With public boats disappearing from Laos’s many waterways, do-it-yourself boating is increasingly the way to see some of Asia’s most stunning and untouched wilderness. Rafting, canoeing and kayaking trips are all available, with varying degrees of comfort and cost. Operators in Luang Nam Tha, Luang Prabang, Vang Vieng, Tha Khaek, Pakse and Don Det offer guided rafting and kayaking trips, complete with the necessary equipment, along waterways in those areas.
As with bicycles, you shouldn’t have any special customs difficulties bringing your own small boat to Laos. Because often difficulties of overland transport, however, the smaller and lighter your craft is the better.
For trained paddlers almost any of the major waterways draining from the western slopes of the Annamite Mountains towards the Mekong valley can be interesting. In the north, the Nam Ou, Nam Tha, Nam Khan, Nam Ngum and of course the Mekong River are navigable year-round. In central and Southern Laos and the Man Theun (though not for long) Nam Kading, Nam Hin Bun and Se Kong as well as the Mekong are safe bets. The upstream areas of all this rivers can be accessed by road, so drop-offs, pick-ups are limited only by the availability of transport.
Several tributaries that feed into the Mekong between Vientiane and Tha Khaet are particularly recommended because they see so little boat traffic and run through spectacularly rugged limestone country. In particularly, the Naro Kading and Nam Hin Bun are wide and relatively clean river, though a proposed dam on the Nam Kading might chance things there. Upstream put-in spots are limited but possible. If you’d prefer someone looks after the logistics, we (www.activetravellaos.com) offer rafting and kayaking in this area.
Several companies and guesthouses on Don Den rent kayaks so it’s possible to explore the islands of Si Phan Don this way. Rafting is possible here.
If you want to go local, small wooden canoes can be bought for between 60 USD – 140 USD without a motor; add from to 90USD for motors. Small Japanese cheaper Chinese outboard motors of 5.5 HP to 11 HP can he purchased in and of the large cities along the Mekong. These sorts of boats are suitable only for well-navigated waterways as their bulk prohibited portage around shallows or rapids.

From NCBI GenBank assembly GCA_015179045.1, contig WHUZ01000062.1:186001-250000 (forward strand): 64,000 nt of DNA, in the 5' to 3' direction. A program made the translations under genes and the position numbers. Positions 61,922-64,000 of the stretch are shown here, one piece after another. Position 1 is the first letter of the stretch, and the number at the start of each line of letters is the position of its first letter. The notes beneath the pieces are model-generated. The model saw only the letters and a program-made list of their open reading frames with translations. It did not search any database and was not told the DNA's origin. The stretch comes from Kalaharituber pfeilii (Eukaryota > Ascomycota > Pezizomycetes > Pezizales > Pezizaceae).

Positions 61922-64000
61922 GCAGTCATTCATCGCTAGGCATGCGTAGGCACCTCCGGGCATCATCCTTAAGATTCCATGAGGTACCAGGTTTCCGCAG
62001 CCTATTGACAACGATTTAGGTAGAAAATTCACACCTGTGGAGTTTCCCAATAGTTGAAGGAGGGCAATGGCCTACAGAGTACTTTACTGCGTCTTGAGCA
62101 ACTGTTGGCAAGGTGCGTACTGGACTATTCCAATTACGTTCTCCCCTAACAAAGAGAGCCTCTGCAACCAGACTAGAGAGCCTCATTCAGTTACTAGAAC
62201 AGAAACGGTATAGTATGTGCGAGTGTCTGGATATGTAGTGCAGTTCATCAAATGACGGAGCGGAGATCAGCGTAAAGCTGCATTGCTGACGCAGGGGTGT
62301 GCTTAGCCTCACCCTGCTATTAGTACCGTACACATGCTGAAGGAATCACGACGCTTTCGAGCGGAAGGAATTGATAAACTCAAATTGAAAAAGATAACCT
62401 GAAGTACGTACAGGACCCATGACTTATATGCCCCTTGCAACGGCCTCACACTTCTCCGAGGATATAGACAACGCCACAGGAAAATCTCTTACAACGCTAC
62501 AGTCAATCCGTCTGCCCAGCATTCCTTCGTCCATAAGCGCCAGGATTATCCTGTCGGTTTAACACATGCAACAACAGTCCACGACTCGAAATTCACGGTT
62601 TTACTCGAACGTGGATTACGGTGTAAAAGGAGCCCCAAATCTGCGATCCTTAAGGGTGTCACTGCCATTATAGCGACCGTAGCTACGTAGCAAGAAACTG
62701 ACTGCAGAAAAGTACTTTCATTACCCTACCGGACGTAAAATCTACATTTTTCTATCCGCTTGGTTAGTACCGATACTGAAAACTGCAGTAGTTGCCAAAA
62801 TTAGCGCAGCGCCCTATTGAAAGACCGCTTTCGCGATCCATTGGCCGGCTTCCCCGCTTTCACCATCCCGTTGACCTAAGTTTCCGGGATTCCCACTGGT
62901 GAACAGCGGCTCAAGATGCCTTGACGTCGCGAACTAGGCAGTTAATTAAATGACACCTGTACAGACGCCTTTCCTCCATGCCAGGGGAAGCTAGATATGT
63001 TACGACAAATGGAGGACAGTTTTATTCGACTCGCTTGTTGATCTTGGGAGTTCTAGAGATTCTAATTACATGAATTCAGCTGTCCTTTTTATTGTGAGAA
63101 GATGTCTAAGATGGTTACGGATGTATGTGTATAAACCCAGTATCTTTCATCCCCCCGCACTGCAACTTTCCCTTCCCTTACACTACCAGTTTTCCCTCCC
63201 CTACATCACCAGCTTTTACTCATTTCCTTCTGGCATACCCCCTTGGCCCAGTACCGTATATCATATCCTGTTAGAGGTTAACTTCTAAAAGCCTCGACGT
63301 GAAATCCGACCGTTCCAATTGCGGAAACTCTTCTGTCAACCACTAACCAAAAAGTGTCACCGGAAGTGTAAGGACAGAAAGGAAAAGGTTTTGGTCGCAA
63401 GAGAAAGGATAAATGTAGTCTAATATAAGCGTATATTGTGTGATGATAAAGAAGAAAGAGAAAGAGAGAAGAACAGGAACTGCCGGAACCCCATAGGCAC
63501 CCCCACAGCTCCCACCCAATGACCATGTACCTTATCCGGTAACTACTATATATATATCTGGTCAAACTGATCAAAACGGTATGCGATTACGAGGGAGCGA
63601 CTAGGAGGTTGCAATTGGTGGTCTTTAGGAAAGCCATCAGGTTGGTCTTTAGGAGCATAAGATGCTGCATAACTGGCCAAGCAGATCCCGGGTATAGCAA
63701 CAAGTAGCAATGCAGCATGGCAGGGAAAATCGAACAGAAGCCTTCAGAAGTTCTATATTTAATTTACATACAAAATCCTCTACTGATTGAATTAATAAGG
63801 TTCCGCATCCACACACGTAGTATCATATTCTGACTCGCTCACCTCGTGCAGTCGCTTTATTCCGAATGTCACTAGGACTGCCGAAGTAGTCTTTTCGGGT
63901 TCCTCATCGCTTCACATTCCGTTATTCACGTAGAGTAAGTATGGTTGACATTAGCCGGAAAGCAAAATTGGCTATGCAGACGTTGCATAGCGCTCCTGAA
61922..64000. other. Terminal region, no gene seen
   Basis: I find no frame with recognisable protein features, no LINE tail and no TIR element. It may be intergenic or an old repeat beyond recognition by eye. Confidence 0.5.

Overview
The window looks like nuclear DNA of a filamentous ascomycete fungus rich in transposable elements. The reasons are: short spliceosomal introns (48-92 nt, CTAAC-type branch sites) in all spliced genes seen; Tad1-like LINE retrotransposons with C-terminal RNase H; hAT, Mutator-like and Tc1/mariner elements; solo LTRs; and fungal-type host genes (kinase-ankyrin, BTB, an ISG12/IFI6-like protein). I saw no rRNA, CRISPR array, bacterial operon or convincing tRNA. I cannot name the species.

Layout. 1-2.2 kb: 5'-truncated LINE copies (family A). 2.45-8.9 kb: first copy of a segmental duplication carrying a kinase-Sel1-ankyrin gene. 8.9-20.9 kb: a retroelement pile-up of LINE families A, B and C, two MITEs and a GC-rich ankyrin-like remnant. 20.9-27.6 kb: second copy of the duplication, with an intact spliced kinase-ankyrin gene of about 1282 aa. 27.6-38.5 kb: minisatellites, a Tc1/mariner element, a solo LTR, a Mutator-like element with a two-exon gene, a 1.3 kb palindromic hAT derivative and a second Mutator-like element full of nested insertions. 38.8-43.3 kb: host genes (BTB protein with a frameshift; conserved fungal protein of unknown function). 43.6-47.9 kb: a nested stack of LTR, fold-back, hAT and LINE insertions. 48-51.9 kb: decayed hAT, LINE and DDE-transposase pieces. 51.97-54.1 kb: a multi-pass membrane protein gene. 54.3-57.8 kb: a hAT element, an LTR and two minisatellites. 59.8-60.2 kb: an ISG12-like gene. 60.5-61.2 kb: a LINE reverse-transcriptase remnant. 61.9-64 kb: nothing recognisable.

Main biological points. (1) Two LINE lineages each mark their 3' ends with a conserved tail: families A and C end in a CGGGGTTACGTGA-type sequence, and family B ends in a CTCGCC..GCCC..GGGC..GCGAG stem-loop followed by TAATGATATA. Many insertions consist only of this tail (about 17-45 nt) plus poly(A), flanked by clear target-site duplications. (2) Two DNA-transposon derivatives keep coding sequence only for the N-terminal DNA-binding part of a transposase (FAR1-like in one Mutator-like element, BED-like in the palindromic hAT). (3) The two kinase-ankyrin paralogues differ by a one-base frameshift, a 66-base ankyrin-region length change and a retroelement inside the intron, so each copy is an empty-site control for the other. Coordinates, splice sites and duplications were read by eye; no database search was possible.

The overall lack of vehicular traffic cycling an attractive proposition in Laos, although this is somewhat offset by the generally absence of roads in the first place. Bike can be hired in the larger towns but they’re generally cheap Chinese affairs unsuited to much more than pedaling around town. For any out-of-town cycling you’re better off bringing your own bike, one that’s geared to road conditions.
In terms of road gradient and availability of food and accommodation, the easiest long-distance ride is along Rte 13, which extends the entire north – south length of the country from Boten on the Chinese-Lao border south to Voen Kham on the Cambodian border. In the dry season this road may become very dusty even in the paved sections, and trucks though near as overwhelming as in Vietnam or Thailand can be a nuisance.
There are a number of other good cycling routes less traffic. The various loops described are just as good on a bicycle as they are on a motorbike, just lower. We wouldn’t recommend heading into the former Saisombun Special Zone north of Vientiane on a bicycle as the roads are punishingly steep. Lodgings are few and camping is not encouraged at all.
Other cycling routes of interest – several in unpaved – include: Luans Prabang to Muang Khua; Huay Xai to Luang Nam Tha, Thang Beng to Lak Sao; Muang Xai to Phonxavan; and Sam Neua to Phonasavan. The last two routes are quite remote it need to camp.
Hiking and Trekking
Trekking through the mountains and forests is the best way to experience what is one of the most untouched environments in Southeast Asia. Indeed, trekking has popular it’s almost a mandatory part of any visit to Laos. And thanks to several project aimed at getting money in to communities, there are now more than 10 areas you can choose from. Bed trek is different, but most involve walking through a mix of forest and agricultural land and staying in homes or community guesthouses in remote villages. Prices including all food, guides, transport, accommodation and park fees. In most cases you can trek with as few as two people, with per person cost falling the larger the group.
While the cultural side of a trip is limited without some language skills, trekking alone is possible in most of the country. However, doing so in the north-eastern provinces and the area formerly known as the Saisombun Special Zone might attract attention of local authorities unused to seeing random falang wandering about unguided. Walking off the track in most of eastern Laos can be dangerous given the amount of unexploded ordnance still lying around.
If you do go it alone and have some language skills or a phrasebook it’s often possible to spend the night in a remote village, though do offer to pay for your food and bed. Finally, you can set off on a day hike from just about any town or village in Laos. Take a hat, sunscreen and plenty of water.
The limestone karsts of Laos are perfect for rock climbing and routes have been established at two main sites, near Vang Vieng and Luang Prabang, Vang Vieng has the most established scene, with dozens of climbs ranging from beginner to very tough indeed. Climbers have compared the routes and guides here favorably with the high-profile climbing at Krabi, in Thailand.